About a third the way from the east northeastern horizon to the zenith at 9 p.m. and below the letter W shaped constellation of Cassiopeia the queen is Perseus the hero.  It’s kind of a odd shape for a hero,  To me it looks like a chicken running across the road.  To those who’s imagination doesn’t run to poultry, its shape is also like the Greek letter pi.  It’s two brightest stars are Mirfak and Algol the demon star.  Look at the area around Mirfak with binoculars and you will see a large group of stars just below naked eye visibility.  It’s called the Alpha Persei association.  That because Mirfak is Alpha Persei.  The group is about 560 light years away, which means, though close, are farther away than the Pleiades, below and right of them.

Times are for the Traverse City/Interlochen area of Michigan. They may be different for your location.

Addendum

Perseus

Perseus finder chart. Note the star Mirfak is spelled Mirphak on the chart. Created using Stellarium.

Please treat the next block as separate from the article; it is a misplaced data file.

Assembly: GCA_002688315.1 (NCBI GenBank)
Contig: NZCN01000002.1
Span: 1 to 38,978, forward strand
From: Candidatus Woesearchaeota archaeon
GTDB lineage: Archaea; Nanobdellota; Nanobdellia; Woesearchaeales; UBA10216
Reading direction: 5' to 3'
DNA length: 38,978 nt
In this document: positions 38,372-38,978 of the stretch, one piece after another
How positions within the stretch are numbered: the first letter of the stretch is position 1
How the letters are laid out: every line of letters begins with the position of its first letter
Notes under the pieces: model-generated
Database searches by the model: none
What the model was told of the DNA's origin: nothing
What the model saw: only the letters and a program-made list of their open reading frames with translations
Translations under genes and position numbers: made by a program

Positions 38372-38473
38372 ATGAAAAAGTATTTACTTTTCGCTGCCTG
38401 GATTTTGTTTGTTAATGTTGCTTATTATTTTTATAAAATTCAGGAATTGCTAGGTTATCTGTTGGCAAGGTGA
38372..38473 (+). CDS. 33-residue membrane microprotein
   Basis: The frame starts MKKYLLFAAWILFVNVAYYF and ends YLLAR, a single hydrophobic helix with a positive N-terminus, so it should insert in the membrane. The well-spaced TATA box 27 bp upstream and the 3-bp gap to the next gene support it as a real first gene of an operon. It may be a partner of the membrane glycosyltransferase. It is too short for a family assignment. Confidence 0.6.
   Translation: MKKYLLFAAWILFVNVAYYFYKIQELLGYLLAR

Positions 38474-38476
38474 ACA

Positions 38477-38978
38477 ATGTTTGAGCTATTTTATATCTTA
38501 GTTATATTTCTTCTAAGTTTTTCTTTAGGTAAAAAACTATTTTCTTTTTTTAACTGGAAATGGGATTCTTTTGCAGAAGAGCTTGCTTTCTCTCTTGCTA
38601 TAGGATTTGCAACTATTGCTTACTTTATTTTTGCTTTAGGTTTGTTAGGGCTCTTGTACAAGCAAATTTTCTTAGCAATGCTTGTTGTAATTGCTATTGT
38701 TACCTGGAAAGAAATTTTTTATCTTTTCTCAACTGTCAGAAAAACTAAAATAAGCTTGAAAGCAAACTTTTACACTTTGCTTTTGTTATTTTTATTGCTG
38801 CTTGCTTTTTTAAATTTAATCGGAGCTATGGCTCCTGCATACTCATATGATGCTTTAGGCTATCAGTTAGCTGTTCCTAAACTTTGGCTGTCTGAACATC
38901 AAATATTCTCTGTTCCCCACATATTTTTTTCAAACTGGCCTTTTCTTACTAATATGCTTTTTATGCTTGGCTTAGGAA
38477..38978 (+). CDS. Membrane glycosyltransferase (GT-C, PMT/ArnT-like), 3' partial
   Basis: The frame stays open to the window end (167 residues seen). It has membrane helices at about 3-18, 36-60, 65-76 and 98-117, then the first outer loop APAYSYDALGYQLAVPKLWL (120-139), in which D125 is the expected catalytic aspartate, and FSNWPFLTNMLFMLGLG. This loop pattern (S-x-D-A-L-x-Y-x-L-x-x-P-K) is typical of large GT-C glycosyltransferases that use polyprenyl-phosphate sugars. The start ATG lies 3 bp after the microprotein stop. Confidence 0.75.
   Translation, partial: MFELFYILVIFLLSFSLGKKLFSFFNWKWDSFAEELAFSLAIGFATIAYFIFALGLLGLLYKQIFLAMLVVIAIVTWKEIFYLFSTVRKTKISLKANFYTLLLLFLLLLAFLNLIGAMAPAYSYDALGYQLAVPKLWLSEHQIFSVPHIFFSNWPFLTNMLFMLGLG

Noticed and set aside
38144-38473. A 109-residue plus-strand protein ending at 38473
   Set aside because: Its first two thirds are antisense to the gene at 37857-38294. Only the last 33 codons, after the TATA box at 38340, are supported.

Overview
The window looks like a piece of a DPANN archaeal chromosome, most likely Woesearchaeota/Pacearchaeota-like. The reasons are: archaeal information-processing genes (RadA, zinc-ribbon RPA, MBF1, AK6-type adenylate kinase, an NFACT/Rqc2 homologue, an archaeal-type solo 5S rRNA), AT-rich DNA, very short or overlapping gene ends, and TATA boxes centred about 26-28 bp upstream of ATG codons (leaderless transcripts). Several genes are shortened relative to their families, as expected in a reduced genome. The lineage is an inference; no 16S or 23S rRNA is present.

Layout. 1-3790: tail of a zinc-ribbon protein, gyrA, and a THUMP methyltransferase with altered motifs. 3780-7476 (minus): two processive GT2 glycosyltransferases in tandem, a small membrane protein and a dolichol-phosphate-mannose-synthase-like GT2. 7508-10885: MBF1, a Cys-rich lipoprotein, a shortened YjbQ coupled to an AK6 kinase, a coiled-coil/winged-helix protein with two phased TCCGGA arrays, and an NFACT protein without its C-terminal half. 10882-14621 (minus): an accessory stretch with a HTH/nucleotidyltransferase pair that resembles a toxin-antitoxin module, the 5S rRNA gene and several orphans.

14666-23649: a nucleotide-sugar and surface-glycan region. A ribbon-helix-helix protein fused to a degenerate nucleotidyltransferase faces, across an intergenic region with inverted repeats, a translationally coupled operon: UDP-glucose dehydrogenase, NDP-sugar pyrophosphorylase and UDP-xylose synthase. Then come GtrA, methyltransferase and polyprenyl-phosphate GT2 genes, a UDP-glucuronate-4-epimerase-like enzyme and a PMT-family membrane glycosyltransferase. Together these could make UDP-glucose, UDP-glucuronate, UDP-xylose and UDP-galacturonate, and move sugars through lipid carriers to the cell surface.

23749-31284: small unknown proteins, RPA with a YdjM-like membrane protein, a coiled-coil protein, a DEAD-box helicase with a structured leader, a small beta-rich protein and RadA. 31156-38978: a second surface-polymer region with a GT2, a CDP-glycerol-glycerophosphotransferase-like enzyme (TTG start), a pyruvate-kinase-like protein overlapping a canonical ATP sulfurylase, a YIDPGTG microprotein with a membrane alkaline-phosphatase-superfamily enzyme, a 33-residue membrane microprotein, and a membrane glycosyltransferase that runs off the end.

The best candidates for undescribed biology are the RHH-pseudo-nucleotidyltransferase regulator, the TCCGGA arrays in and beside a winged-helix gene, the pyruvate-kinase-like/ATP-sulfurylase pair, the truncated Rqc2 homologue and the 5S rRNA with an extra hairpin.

Alpha Persei Association

Alpha Persei Association. Created using Stellarium.

 

Perseus and the head of Medusa from the 1690 Uranographia by Johannes Hevelius.

Perseus and the head of Medusa from the 1690 Uranographia by Johannes Hevelius. Image found with the article on Algol in Wikipedia.

 

09/03/2013 – Ephemeris – The constellation of Pegasus the flying horse

September 3, 2013 Comments off

Ephemeris for Tuesday, September 3rd.  The sun will rise at 7:07.  It’ll be up for 13 hours and 7 minutes, setting at 8:14.   The moon, 2 days before new, will rise at 6:20 tomorrow morning.

A reminder that the end of summer is approaching is located in the east around 10 p.m. It’s one of the great autumn constellations: Pegasus the flying horse of Greek myth.  Its most visible feature is a large square of four stars, now standing on one corner.  This feature, called the Great Square of Pegasus, represents the front part of the horse’s body.  The horse is quite aerobatic, because it is seen flying upside down.  Remembering that fact, the neck and head is a bent line of stars emanating from the right corner star of the square.  Its front legs can be seen in a gallop extending to the upper right from the top star of the square.  In Mythology Pegasus was born of the blood of Medusa, decapitated by the hero Perseus, seen as a constellation rising in the northeast.

Times are for the Traverse City/Interlochen area of Michigan.  They may be different for your location.

Addendum

Pegasus

Pegasus image in the stars at 10 p.m. September 3, 2013. Created using Stellarium. Drawing by Johan Meuris.